But what does that mean for me, as a president? I’m not an activist in the traditional sense (key word being traditional- I’m an intellectual warrior using words to challenge policies, practices and people if I have to). I found myself the last two nights up late conferring with one of my spiritual mentors.

Dr. Benjamin Elijah Mays.

In the book Benjamin Elijah Mays: Schoolmaster of the Movement, Randall Jelks gives some insight into how Mays worked to inspire the activists who led the movement. The political climate at the time was conservative, and HBCUs followed suit. Daniel Thompson, former Dillard administrator, sociologist and public intellectual, wrote in the text Private Black Colleges at the Crossroads (1973)

Until the 1960s Black colleges… were regarded as (conservative and non-confrontational) in their respective communities. They scrupulously refrained from taking any active part in the disruption or embarrassment of the local White social system.

Mays taught the activists, both at Morehouse, and around the nation. In his 1945 Howard University commencement address, he told the students that they had a responsibility to challenge antidemocratic forces in the US. Mays wanted them to be ethical and moral, to be good as well as intellectual. Mays told them, “Representing a minority group as you do, you can not afford to join the exploiting class, because you are the exploited.”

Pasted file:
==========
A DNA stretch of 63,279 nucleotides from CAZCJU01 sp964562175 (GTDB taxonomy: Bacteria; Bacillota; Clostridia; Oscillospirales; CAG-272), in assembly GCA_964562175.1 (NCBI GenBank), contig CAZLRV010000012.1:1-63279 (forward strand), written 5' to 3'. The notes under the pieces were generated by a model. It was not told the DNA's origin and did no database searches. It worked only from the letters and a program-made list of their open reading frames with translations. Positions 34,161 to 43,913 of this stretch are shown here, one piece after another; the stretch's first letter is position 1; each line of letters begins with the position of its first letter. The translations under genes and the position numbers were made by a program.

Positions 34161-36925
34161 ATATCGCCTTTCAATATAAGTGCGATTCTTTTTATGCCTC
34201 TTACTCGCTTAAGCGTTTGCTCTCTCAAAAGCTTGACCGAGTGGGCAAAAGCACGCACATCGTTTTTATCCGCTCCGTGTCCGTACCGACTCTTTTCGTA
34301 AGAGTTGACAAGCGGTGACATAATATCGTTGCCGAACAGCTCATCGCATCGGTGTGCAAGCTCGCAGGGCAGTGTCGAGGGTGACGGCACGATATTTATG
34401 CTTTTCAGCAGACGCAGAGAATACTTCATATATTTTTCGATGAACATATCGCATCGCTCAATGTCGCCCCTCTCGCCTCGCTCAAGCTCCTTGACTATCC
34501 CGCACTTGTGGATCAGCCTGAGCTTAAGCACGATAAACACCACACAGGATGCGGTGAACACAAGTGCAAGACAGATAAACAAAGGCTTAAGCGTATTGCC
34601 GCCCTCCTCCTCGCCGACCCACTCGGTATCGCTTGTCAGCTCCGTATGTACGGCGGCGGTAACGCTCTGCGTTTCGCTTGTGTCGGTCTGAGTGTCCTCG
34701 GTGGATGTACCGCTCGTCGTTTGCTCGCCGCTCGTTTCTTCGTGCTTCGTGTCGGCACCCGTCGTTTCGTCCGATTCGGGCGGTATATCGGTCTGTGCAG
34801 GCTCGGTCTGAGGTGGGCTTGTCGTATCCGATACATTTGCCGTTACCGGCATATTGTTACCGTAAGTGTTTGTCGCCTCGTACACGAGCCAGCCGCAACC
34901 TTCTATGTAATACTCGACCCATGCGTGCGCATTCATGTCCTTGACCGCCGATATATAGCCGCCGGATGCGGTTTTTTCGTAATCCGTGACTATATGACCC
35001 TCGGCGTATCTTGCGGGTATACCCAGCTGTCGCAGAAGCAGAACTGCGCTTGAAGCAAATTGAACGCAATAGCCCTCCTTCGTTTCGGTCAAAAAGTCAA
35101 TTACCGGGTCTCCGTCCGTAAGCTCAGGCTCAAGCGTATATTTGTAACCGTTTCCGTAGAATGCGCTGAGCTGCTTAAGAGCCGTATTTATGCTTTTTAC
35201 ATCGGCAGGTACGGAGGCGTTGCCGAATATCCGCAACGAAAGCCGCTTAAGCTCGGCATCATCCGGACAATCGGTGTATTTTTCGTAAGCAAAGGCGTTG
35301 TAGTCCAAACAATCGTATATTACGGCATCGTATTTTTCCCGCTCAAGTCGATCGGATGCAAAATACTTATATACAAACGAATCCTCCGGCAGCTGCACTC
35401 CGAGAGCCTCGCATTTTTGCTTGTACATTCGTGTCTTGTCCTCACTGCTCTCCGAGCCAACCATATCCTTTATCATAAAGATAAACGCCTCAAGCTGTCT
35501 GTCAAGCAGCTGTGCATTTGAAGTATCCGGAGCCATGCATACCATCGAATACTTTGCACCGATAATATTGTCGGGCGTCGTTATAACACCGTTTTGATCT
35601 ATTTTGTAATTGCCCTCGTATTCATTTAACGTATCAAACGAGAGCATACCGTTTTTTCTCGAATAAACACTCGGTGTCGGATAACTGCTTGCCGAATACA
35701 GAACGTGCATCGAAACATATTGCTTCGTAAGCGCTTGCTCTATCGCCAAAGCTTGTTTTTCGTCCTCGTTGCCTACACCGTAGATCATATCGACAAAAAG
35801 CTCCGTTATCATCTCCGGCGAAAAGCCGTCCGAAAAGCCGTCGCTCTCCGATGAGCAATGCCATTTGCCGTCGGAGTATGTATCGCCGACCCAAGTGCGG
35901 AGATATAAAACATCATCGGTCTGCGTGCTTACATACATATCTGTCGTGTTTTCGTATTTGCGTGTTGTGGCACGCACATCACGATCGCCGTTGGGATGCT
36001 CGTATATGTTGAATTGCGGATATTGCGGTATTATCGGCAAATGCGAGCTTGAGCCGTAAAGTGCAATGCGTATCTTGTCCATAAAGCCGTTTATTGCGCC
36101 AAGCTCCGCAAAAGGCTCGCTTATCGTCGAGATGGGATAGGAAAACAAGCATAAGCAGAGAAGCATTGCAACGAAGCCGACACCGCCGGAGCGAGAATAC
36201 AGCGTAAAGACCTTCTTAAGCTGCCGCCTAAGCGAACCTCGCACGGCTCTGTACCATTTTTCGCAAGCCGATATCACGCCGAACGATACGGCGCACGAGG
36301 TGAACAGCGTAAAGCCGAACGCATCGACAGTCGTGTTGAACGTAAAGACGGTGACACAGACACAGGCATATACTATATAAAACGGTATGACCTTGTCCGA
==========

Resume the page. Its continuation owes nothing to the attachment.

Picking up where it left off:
Jelks writes

Mays resolved to stand for what was just and fair, and he deliberately shaped Morehouse as an incubator for critically engaged leaders. He explained that Morehouse provided a community that was above the fray so that its students could thoughtfully and objectively examine themselves and the world around them… No other American college president, black or white, matched his intense moral commitment to or his eloquent demands for democracy and social justice in this period. To his students, “Buck Benny” inspired hope, built confidence, and encourage(d) societal change in every venue where he was allowed to speak, write, and preach.

So I am inspired to redouble my efforts to personally engage our students to address issues of justice. While I am very engaged as it is now, I think there are new ways for engagement. And that starts today.

Today I had a Charlottesville Conversation with about 20 students to help them (honestly me too) process and understand what is happening in the nation, and what they will do about it. I’ve spent the past few evenings studying the #CharlottesvilleCurriculum for some ideas and tips. I’ll post some of the thoughts and ideas from the convo (and you can read the social media posts from the hashtag #DUCVilleConvo), and I’ll update you on other initiatives as well.

Statements are important, and they can inspire.

But I’m ready to move into some thick action.

The Prez

Written by

7th president of Dillard University